Sainsbury's, third largest UK supermarket, bans aspartame, artificial
flavours and colours, in its private label soft drinks:
: Murray 2007.04.24
"The group has also ditched artificial sweetener aspartame in favour
of Tate & Lyle's Sucralose product."
Cadbury to split drinks and confectionery businesses
Soft drinks maker seeks natural fizz, for friendship and more
Innovation to boost premium soft drinks, says Britvic
Bubble bursts at CCE as job losses loom
UK soft drinks cradle Cott growth
Smoothie operators lead UK health binge
Kraft drinks escape benzene lawsuit
All news for April 2007
All news for March 2007
UK supermarket targets natural soft drinks trend
By Chris Mercer
24/04/2007 - Britain's third largest supermarket is to remove
artificial flavours and colours, as well as the aspartame sweetener,
from its private label soft drinks.
Sainsbury's announced new drinks formulas would be on shelves from
June, in a new sign that demand for natural ingredients is entering
the mainstream soft drinks sector.
Its move could open up more opportunities for makers of natural
ingredients and preservatives if other major retailers and producers
look to follow suit.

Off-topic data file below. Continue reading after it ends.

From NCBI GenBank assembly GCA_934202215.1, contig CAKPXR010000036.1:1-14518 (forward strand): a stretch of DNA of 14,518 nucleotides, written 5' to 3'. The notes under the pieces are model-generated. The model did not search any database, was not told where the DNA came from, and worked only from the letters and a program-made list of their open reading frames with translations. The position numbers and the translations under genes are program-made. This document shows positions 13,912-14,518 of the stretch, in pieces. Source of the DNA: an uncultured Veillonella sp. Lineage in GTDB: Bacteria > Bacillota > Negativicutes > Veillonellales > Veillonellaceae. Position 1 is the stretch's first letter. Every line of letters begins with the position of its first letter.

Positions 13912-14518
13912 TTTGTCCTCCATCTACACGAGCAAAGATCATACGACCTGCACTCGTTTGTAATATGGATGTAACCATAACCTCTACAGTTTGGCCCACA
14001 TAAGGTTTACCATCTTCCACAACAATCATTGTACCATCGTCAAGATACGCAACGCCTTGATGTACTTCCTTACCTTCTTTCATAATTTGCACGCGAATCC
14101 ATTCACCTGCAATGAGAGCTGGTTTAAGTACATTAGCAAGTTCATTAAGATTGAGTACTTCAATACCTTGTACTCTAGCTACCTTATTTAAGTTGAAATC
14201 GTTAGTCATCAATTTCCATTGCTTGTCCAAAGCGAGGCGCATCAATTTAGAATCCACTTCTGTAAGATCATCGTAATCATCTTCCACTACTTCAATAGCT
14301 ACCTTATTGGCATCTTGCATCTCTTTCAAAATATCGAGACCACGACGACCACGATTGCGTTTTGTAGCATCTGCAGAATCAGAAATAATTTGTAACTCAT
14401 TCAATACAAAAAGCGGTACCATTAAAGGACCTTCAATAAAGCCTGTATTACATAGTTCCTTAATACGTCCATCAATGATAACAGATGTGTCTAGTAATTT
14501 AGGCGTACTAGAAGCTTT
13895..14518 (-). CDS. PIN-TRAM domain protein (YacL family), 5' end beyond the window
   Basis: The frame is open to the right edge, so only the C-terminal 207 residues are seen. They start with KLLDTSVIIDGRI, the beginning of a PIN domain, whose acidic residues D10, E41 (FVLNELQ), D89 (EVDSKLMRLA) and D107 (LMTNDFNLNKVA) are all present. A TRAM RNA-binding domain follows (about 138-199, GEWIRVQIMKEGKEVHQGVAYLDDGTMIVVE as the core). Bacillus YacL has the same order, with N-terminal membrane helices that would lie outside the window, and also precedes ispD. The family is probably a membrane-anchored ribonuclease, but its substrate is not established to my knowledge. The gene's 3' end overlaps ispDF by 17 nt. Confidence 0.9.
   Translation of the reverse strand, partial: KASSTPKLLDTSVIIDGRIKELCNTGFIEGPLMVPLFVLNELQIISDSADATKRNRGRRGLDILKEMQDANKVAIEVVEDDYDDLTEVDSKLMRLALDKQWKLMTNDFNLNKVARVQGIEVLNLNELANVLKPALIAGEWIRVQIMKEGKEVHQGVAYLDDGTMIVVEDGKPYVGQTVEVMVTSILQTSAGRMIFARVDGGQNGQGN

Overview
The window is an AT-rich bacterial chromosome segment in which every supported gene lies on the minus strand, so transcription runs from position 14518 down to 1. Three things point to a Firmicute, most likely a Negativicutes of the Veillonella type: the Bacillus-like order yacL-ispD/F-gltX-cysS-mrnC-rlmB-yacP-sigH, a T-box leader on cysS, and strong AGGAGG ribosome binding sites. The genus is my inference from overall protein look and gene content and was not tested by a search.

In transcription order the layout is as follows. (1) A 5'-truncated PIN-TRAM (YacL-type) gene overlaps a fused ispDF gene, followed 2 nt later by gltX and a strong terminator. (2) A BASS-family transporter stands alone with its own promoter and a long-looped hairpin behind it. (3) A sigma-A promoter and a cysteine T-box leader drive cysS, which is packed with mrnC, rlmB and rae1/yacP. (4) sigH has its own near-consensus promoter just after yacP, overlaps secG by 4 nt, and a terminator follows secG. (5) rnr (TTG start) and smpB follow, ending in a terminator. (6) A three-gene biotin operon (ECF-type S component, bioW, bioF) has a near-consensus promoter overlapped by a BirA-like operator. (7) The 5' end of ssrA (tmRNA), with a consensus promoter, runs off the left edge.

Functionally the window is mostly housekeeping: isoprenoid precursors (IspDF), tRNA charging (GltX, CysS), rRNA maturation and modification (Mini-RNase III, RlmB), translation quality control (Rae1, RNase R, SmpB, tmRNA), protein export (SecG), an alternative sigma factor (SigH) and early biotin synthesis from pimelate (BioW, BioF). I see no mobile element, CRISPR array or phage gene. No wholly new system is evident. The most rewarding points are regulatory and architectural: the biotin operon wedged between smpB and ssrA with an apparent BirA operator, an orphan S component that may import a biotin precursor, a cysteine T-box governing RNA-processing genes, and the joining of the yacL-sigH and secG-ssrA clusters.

Sainsbury's, which has undergone a revival in fortunes over the last
couple of years, said it would look to use natural colours and fruit
and vegetable extracts as colouring agents in drinks.
Where flavourings are used, these will be from the named fruits and
from other natural sources, it said.
The group has also ditched artificial sweetener aspartame in favour of
Tate & Lyle's Sucralose product.
The move reflects growing consumer demand for natural ingredients in
soft drinks. "It's the result of extensive research among our
customers revealing just how welcome this development would be,
especially amongst parents," said Cathy Port, Sainsbury's category
manager for soft drinks.
Many parents have become concerned about the effects of artificial
ingredients on their children.
Sally Bunday, founder of the Hyperactive Children's Support Group,
welcomed the Sainsbury's reformulation. "We hope that this
announcement from Sainsbury's will lead other soft drink manufacturers
and supermarkets to follow suit."
Natural ingredients are likely to play a greater role in soft drinks
formulation over the next few years, Paul Moody, chief executive of
Britvic, told BeverageDaily.com